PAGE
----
The banality of what we are

 

Awakening and enlightenment is sometimes seen as mysterious, from another time or culture, for special people, or a fantasy.

And yet, there is a banality to it.

It’s about what we already are noticing itself. Noticing that all content of experience happens within and as what we are. And living from it.

From a conventional view, we can say we are a body, a human being, and so on. And that’s valid enough.

And yet, what we are to ourselves is consciousness.

Consciousness is what experiences or is aware of anything. To consciousness, everything – all experiences – happens within and as itself. And that’s what we are.

What we are is what all our experiences happens within and as. Including our human self, any sense of a me or I or observer or doer, and any ideas about who and what we are – including any ideas about consciousness.

The world as it appears to us – with all its content – happens within and as what we are.

It’s logical. It’s inevitable. It’s something we can notice and explore for ourselves.

And it’s quite banal.

To ourselves, we are consciousness. The world as it appears to us happens within and as consciousness. All content of experience happens within and as what we are.

And it’s all about noticing what we already are and what’s already here.

It’s so ordinary that it’s sometimes easy to overlook.

On the one hand, I understand that we humans are used to taking ourselves to be this body, a human being, and so on.

And yet, it seems so obvious that to ourselves we are consciousness and all our experiences happen within and as what we are. It’s inevitable. It’s logical. It’s not something we can get around.

So why isn’t it acknowledged more often? Why isn’t it the basics of psychology 101? Why isn’t it something that more people – including people in research and academia – explore and study?

If we allow our civilization to continue, I imagine there will be a time when this is more commonly acknowledged and explored, including through research and in academia. It’s already happening, to some extent.

So why isn’t this more commonly noticed and acknowledged?

I assume it’s because our mind is typically conditioned to think of itself as an object in the world, as a human being, as someone with identities and roles, and so on. I

It tends to get fixated on its own content. As many say, it’s a kind of trance.

And as we can discover through inquiry, it’s because our mind associates certain sensations with certain thoughts, the thoughts give a sense of meaning to the sensations, and the sensations give a sense of solidity, reality, and truth to the thoughts.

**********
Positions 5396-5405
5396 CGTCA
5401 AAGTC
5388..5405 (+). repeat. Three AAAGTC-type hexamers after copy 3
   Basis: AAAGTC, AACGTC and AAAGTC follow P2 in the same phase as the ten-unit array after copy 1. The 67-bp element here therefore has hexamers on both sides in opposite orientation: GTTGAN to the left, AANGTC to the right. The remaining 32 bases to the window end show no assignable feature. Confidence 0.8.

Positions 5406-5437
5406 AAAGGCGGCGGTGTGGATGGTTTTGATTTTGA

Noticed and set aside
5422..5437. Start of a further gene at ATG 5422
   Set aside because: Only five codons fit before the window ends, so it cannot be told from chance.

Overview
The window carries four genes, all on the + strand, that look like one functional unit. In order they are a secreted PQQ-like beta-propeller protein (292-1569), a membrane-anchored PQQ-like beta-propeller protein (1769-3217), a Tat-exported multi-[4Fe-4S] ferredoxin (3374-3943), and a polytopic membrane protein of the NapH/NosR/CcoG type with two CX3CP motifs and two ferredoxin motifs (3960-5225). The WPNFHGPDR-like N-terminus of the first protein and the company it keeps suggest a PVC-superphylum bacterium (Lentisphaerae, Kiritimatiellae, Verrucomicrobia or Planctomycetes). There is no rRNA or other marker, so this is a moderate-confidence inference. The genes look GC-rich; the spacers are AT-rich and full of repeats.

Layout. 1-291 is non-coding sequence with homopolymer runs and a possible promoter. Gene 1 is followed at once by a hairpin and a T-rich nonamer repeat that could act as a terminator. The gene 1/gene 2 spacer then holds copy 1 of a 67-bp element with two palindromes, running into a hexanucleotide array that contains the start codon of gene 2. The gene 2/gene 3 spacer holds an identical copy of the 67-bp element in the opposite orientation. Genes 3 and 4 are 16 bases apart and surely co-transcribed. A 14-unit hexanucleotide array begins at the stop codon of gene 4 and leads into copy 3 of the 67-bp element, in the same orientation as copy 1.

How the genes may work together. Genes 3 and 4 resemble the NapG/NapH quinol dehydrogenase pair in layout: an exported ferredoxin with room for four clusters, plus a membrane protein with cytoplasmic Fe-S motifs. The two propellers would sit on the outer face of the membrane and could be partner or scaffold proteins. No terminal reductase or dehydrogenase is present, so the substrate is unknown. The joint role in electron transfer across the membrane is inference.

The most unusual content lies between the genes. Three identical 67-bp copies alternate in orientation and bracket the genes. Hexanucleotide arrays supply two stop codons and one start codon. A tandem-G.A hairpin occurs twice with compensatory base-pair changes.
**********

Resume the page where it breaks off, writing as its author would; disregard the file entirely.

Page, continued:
That’s how the mind can tell itself that it fundamentally is an object in the world – a human, man, woman etc. – and overlook what it actually and more fundamentally is.

This is how what we are can overlook what it is. Capacity for the world. What all its experiences happen within and as.

What happens when this noticing happens? Does it have any practical value?

Yes and no. It doesn’t change the reality of our life – our circumstances and challenges.

But it does change how we see and understand it all. It changes the context for our life and experiences. And that, in a sense, changes everything.

Is this what the different spiritual traditions talk about?

I assume so.

For instance, we are capacity for the world as it appears to us, and this is the void that Buddhism talks about. We are nothing full of everything. And we can say that this is clarity, awakeness, consciousness.

It’s also oneness since all happens within and as what we are, and any ideas of an I or me happens within and as what we are – as anything else does. And it’s all love since oneness is also love. Not sentimental love, but the love that comes from oneness noticing itself as all there is.

If this is banal in some ways, is it also not banal?

Yes, it’s banal in that it’s what we already are noticing itself, and our life – in terms of its challenges and problems – doesn’t neccesarily change even if our conscious context for this life changes.

When this noticing is happening, our life goes on much as before. And as we mature in it, our life often tends to look very ordinary, and perhaps more and more ordinary, to others.

It’s also not banal. It’s the most dramatic change in our conscious context for our life possible. We go from taking ourselves to be an object in the world to that which the world, as it appears to us, happens within and as. We may experience it as magical, amazing, and even baffling.

And as we live from it, our life does transform. In a sense, we become more thoroughly and ordinarily human. We deepen into an ordinary humanness, kindness, and – perhaps – a bit of wisdom.

In another sense, living from this new noticing is extraordinary. It helps transform our human self. It helps the human parts of us still living within separation consciousness to join in with the oneness, and this gives a deep healing of old wounds and traumas. It’s not an easy process, it can be confusing and even overwhelming, and yet it’s more than worth it.

It’s also anything but banal to experience all of existence – as it appears to us – as consciousness, AKA love, AKA Spirit, AKA the divine.

Are there stages to this noticing?

Yes and no.

In one sense, the noticing itself is the same. It’s what we are noticing itself. We find ourselves as capacity for our world and all content of experience.

At the same time, there is a deepening of clarity, healing, maturity, and living from it.

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